Some truths are so obvious that they cannot be denied. But that doesn't stop General Motors and politically-motivated cheerleaders for the Chevy Volt from trying. In the case of the Volt, the truth is that this car has been a dismal failure when considering the amount of hype and taxpayer money that has been spent to produce the supposed green wonder-car. Let's review just how wrong GM CEO, Dan Akerson, has been regarding sales projections for the Volt and how he refuses to take accountability for GM's blunders.
This time it’s the second fire in a Fisker Karma, which received $193 million out of a $529 million award from a Department of Energy loan guarantee before the cabinet agency cut the company off for failure to meet still-undisclosed milestones. This blaze (video), according to a report on the automotive Web site Jalopnik, occurred in a Woodside, Calif. parking lot while its owner was inside a store shopping for groceries.
On Tuesday the heavily subsidized electric vehicle battery manufacturer released its latest financial bad news, but also disclosed that it also had a potential buyer – from China. According to media reports, just as A123 reported another $82.9 million in second-quarter losses, good news also magically materialized as Wanxiang Group Corp. was announced as a new investor. A123 had reported recently to the Securities and Exchange Commission that its ability to continue as a viable company was “a going concern.”
It seems that the supply of taxpayer money available to support the Chevy Volt is never ending. Add the Department of Defense to the list of agencies tapping into the seemingly endless taxpayer funds to purchase Volts, as reported by Stripes.com. The US Military is buying Volts just as a recent poll at GM-Volt.com reveals that over 12% of Volt owners have had electrical problems with the vehicle.
General Motors announced an increase in government purchases of 115% in July. This follows June's jump in government fleet sales of 79%. Just what's going on? GM has claimed that it is localities (mostly for police vehicles) and not federal purchases driving the increases, but aren't localities struggling with their budgets? Why do the nation's police forces all of a sudden need new vehicles? A little research uncovers that the Obama Administration is once again being generous with federal grants to localities to purchase new cars, with one of the primary end recipients of taxpayer money being GM.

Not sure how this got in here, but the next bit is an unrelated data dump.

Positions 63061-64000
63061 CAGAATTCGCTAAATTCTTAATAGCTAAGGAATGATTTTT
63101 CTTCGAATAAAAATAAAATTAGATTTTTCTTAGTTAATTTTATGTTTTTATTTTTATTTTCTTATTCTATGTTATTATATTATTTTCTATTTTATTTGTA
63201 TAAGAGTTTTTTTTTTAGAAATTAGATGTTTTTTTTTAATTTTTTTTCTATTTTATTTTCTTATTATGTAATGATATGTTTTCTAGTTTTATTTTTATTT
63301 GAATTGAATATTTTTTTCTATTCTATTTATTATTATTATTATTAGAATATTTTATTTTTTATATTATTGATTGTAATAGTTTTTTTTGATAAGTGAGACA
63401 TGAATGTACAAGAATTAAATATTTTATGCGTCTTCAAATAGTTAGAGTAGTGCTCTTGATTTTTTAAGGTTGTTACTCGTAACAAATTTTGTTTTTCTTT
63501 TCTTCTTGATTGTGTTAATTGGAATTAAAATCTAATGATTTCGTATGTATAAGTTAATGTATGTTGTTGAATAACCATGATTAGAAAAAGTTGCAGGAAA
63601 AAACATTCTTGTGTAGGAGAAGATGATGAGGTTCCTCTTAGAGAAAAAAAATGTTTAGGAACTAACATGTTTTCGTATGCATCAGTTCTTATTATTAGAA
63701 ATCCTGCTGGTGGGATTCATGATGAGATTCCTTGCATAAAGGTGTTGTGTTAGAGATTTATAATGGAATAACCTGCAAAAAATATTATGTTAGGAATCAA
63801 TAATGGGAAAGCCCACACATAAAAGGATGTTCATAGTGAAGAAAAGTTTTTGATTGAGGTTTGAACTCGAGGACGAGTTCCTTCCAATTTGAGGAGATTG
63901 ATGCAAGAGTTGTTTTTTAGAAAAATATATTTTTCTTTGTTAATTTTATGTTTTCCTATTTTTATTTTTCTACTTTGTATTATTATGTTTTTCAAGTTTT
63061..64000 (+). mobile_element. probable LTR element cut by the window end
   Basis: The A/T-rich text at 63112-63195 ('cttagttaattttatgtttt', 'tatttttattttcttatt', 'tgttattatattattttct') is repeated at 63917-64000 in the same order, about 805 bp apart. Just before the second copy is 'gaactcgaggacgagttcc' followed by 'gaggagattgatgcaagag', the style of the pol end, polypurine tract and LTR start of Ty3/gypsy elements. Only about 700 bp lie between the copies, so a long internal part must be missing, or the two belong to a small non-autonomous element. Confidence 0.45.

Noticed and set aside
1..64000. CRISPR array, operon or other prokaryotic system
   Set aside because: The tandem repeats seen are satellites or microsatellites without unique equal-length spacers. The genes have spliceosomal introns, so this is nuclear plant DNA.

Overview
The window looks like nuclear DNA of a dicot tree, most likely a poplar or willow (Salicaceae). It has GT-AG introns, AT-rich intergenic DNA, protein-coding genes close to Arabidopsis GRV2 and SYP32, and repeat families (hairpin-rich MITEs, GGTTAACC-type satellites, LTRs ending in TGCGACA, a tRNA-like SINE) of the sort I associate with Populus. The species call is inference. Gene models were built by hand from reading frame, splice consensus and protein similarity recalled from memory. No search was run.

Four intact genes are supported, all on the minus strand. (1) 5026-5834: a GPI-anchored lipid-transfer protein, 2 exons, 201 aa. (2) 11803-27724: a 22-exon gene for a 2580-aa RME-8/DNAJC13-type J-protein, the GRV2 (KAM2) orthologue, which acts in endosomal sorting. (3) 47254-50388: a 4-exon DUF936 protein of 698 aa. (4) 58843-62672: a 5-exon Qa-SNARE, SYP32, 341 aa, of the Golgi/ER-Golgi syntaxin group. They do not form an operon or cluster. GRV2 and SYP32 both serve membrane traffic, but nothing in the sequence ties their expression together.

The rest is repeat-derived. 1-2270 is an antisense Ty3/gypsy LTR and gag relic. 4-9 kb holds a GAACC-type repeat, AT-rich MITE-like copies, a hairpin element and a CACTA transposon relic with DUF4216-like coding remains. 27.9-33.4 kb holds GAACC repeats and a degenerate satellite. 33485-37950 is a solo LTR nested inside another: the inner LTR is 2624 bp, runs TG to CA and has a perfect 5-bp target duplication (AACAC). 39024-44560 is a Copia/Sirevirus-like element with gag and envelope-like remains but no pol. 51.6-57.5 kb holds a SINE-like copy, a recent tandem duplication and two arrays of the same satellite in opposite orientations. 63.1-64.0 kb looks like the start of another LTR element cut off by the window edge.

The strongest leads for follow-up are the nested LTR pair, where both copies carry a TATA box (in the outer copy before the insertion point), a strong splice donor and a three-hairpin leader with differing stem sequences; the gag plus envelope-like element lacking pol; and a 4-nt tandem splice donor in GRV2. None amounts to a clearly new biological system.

Well, I really have to hand it to the Obama Administration and General Motors when it comes to promoting green energy initiatives and the Chevy Volt; if nothing else, they are persistent. Unfortunately, that persistence continues to come at the expense of US taxpayers. The latest folly, as reported by Edmunds Inside Line, involves a $10.4 million grant from the Energy Department to create what Edmunds calls "Chevrolet Volt-ville."
When General Motors announced its 60 day return policy for the Chevy Volt over a week ago, I contacted them to make them aware of the potential for tax credit abuse on returned vehicles that qualify for federal and state subsidies. At the time, GM spokesman Jim Cain did not think that it would be an issue and it was up to purchasers to decide if they would submit for tax credits on Volts that they returned for refunds. I spoke with Mr. Cain to follow up on the story.
General Motors has announced a 60 day money back guarantee policy for all new Chevy models, including the Chevy Volt. The move sets up a scenario where purchasers can buy a Volt, claim the $7,500 federal tax credit (and most likely state credits) and return the vehicle for a refund within 60 days. Did GM really not consider this glitch, or is this just another way for Government Motors to prop up politically important Volt sales leading up to November elections?
It's time, once again, to clarify a major misrepresentation by General Motors and the media. That is the implication that the recently announced move to modify a portion of non-union pensions will result in an improvement of $26 billion to GM's pension shortfall. GM shares are down about 5% since the announcement, bringing into question the accuracy of the rosy projections.